The portrait is central to Fazal Sheikh's work. For more than two decades, as he has worked in different communities around the world, the invitation to sit for a portrait has been one of the principle means by which he has established a link with his subjects and been allowed to enter and document their lives. Often these have been people in crisis: displaced from their homes and their countries, at risk from violence, poverty and prejudice. This book takes in the full range of Fazal Sheikh's work, from his earliest portraits taken in African refugee camps, through long-term projects in Afghanistan and Northern Pakistan, Somalia and Kenya, to more recent work in South America and in India. It considers the role of the portrait within this kind of social enquiry: the balance of its aesthetic and narrative qualities, its capacity for empathy and also for distance; the values of the collaborative portrait, and the moral ambivalence that surrounds this approach to documenting the lives of disadvantaged people within the context of contemporary art. Fazal Sheikh was born in 1965 in New York City.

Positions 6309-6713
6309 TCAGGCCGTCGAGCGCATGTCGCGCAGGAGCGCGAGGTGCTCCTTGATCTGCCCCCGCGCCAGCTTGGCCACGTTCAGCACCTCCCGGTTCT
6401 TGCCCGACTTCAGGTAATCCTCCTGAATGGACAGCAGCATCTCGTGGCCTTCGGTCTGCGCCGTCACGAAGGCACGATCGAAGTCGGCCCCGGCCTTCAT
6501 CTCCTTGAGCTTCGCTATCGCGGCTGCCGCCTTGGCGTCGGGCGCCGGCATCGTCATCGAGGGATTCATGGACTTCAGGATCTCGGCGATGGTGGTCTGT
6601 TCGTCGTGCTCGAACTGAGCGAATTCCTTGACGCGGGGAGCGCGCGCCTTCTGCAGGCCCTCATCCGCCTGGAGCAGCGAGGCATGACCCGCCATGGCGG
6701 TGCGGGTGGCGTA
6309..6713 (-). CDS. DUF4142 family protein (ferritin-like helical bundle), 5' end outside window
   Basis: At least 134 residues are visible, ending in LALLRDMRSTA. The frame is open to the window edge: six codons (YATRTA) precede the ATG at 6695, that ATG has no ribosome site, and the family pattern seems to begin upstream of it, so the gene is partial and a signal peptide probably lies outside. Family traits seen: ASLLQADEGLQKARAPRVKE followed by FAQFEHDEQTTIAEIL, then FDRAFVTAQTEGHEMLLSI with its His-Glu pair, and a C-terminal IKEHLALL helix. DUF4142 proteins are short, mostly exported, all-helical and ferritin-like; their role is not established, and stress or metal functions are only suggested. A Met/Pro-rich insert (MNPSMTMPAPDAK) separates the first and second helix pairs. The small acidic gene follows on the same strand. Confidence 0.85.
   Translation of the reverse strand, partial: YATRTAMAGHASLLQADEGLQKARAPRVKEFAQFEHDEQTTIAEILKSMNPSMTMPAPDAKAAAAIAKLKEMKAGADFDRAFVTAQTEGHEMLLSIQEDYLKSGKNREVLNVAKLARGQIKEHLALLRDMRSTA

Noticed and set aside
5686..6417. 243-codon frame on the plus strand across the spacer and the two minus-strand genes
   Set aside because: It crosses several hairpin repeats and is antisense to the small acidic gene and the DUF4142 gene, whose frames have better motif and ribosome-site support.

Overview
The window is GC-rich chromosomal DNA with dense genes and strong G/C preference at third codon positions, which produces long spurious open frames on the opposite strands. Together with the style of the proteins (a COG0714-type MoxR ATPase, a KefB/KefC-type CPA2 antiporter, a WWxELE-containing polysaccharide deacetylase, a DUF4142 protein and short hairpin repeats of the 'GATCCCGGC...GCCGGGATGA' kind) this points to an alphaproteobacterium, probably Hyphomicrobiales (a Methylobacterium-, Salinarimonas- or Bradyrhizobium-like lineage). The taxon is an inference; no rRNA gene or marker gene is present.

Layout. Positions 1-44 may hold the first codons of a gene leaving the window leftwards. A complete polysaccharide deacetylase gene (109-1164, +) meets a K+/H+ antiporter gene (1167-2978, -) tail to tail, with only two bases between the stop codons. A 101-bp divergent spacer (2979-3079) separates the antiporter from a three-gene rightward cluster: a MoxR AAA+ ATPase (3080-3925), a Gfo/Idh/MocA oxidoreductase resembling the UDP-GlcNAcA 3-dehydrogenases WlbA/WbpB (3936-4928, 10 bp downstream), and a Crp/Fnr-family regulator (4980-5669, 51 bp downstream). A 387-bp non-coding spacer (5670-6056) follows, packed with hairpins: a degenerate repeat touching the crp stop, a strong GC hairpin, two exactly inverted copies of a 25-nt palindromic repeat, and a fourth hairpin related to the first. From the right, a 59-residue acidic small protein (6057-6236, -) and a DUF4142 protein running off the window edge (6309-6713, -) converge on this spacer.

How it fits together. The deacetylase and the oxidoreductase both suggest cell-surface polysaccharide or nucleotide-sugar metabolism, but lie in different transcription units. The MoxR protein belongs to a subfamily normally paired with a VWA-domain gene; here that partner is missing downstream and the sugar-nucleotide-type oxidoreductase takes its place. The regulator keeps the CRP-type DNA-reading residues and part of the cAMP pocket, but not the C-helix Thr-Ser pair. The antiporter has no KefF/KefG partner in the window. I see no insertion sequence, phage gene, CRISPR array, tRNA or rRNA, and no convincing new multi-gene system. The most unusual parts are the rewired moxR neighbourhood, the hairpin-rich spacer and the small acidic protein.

His previous books include A Sense of Common Ground (Scalo 1996), The Victor Weeps (Scalo 1998), A Camel for the Son and Ramadan Moon (International Human Rights Series 2001), Moksha (Steidl 2005), Ladli (Steidl 2007) and The Circle (Steidl 2008), Fazal Sheikh (TF Editores 2009). Professor Eduardo Cadava teaches English and Comparative Literature at Princeton University. His books include Words of Light: Theses on the Photography of History (Princeton UP, 1997), and Emerson and the Climates of History (Stanford UP, 1997).